Dementia is an umbrella term for a variety of symptoms and conditions that affect the brain. Those affected often suffer from memory loss, speech difficulties, mood and behavior changes, or disorientation. The tendency to walk is a symptom that occurs in about 7 out of 10 people with dementia during the course of the disease.
What is a trend?
The tendency to walk, also known as the tendency to run, or the urge to move refers to the seemingly aimless walking around of people with dementia.
In the past, the tendency to walk was called the “tendency to walk away” because people often “ran away” from care facilities and then walked on without orientation. It is now known that there is a purpose behind it and people either want to go back to their usual homes or to walk to another well-known place of the past (work, meeting places, regulars' tables).
How is a running trend formed?
It mainly affects people with an advanced stage of dementia.
The (re)running tendency can express itself in different ways:
Some people simply walk back and forth in a room, while others leave their home or care facility and wander around the area.
The behavior can occur at any time of the day or night and can be triggered by a variety of stimuli, most notably changes in the environment, or an increased level of stress or anxiety.
How bad is a fading tendency?
In general, one has to distinguish between
- strong tendency to walk towards, in which the house/home is really left and one
- Weak tendency to run, with increased walking up and down the room and corridor.
A weak running tendency does not have to be a bad thing:
The urge to move, which is often no longer present in older people. Finally, the movement promotes muscles and the cardiovascular system. Unless the person is also at risk of falling or has cognitive problems, a slight tendency to run can also remain untreated (after consultation with a doctor). It is advisable to remove obstacles and create large spaces in the room to make wandering around as safe as possible.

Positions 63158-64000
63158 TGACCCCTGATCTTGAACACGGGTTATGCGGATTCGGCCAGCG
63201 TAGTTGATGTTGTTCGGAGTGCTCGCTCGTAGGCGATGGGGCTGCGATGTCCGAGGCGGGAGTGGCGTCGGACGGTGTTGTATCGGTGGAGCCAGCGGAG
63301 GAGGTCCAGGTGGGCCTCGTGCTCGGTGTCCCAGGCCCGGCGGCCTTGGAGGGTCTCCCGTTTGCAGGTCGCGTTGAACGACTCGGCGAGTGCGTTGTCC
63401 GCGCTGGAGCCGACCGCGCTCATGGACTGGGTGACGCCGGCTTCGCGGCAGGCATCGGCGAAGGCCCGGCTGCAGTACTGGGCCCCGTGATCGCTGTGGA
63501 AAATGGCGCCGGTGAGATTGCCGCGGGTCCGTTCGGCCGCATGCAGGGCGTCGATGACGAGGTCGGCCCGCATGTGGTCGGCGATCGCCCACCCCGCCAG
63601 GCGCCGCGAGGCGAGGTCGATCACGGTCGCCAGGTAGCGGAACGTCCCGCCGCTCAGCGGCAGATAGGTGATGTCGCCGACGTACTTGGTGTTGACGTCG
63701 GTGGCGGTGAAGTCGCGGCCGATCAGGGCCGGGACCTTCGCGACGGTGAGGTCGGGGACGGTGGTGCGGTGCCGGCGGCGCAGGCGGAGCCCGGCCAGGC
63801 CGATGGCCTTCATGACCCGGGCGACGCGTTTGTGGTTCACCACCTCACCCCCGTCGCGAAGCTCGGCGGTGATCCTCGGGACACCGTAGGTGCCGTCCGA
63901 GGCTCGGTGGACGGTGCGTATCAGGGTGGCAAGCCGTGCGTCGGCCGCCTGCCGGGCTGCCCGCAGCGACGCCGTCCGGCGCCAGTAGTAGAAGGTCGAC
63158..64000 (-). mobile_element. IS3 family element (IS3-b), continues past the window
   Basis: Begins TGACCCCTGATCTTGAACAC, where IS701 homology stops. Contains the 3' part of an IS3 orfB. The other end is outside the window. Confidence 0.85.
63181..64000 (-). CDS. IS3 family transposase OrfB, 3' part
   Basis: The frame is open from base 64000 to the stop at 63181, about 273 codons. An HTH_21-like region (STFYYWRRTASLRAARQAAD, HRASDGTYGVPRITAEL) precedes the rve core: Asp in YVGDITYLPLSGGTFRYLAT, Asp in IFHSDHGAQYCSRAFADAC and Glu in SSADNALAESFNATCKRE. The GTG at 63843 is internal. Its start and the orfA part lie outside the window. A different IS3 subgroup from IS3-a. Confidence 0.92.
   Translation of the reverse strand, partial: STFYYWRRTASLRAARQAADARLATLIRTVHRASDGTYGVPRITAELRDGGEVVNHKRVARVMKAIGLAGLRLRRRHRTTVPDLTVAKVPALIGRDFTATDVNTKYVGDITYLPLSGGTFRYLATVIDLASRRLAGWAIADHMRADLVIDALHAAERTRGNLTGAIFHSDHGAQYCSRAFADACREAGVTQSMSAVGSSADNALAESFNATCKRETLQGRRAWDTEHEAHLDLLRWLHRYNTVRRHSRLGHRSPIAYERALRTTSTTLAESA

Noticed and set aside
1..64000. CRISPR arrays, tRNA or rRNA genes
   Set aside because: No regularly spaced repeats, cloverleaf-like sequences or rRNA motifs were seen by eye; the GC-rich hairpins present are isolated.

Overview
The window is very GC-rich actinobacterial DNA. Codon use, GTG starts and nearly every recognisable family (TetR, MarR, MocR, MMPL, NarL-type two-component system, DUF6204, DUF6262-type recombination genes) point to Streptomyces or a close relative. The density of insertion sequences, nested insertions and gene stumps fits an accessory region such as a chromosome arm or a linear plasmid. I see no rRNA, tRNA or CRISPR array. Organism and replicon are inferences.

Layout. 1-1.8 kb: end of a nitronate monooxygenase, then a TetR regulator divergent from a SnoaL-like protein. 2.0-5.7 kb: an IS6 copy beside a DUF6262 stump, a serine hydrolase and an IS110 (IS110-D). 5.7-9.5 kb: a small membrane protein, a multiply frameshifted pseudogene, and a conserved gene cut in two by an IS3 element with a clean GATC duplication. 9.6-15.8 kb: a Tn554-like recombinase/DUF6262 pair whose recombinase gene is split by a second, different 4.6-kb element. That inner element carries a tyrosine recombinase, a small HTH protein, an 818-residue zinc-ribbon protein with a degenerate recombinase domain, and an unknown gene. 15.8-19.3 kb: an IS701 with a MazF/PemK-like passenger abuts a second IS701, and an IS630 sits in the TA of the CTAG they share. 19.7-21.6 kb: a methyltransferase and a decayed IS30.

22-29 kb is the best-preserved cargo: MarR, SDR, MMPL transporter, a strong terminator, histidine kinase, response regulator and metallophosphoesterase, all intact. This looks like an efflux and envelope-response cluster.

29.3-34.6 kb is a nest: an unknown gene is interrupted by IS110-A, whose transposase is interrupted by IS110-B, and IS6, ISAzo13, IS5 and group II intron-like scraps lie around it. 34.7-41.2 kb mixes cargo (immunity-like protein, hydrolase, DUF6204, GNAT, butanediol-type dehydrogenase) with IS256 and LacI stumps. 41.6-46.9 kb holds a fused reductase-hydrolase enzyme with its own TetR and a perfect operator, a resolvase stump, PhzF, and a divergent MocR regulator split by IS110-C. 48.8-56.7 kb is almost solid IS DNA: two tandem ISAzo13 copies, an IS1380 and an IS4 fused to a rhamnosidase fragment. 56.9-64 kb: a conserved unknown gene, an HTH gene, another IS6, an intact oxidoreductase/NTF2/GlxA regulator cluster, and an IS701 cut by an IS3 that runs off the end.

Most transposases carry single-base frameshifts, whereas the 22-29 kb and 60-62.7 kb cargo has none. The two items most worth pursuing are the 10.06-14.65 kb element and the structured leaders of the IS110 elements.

However, a pronounced tendency towards towards leads to several problems:
- If you leave the apartment/home alone, orientation difficulties can mean that you can't find your way back and you end up wandering around in unfamiliar surroundings
- In road traffic, the disorientation poses a risk to the person walking and all road users
- Hiking in unfamiliar areas increases the risk of falling and injury
What is the best way to deal with a tendency to run?
There are a number of measures and strategies to prevent or reduce wandering among people with dementia. These must be tried out and adjusted individually in order to create the best possible living space. Some of them are:
- Create familiar surroundings (with familiar decor, colors, furniture) to reduce confusion and disorientation
- Providing activities and stimulation to keep the person engaged
- Introduction of a daily routine – this also generally helps with the daily routine with dementia
- Make the spatial design of the living space barrier-free (remove tripping hazards)
- There are also various products and technologies that keep people with dementia from wandering and support their caregivers
Such products would be:
- Door and window alarms that alert caregivers or family members when the person attempts to leave the home or care facility
- Pressure sensitive floor mats
- Roaming detection systems that use motion sensors or cameras to monitor the person's movements
- Devices that illuminate the path when movement is detected to prevent falls
- GPS tracking systems or location tracking devices
While it's important to understand that wandering is a common and difficult behavior associated with dementia, it's also important to know that with the right care and support, this behavior can be reduced or prevented. This may involve a combination of environmental and lifestyle changes, and the use of specialized products and technologies. Caregivers and loved ones need to be aware of this issue and find the best ways to help their loved ones.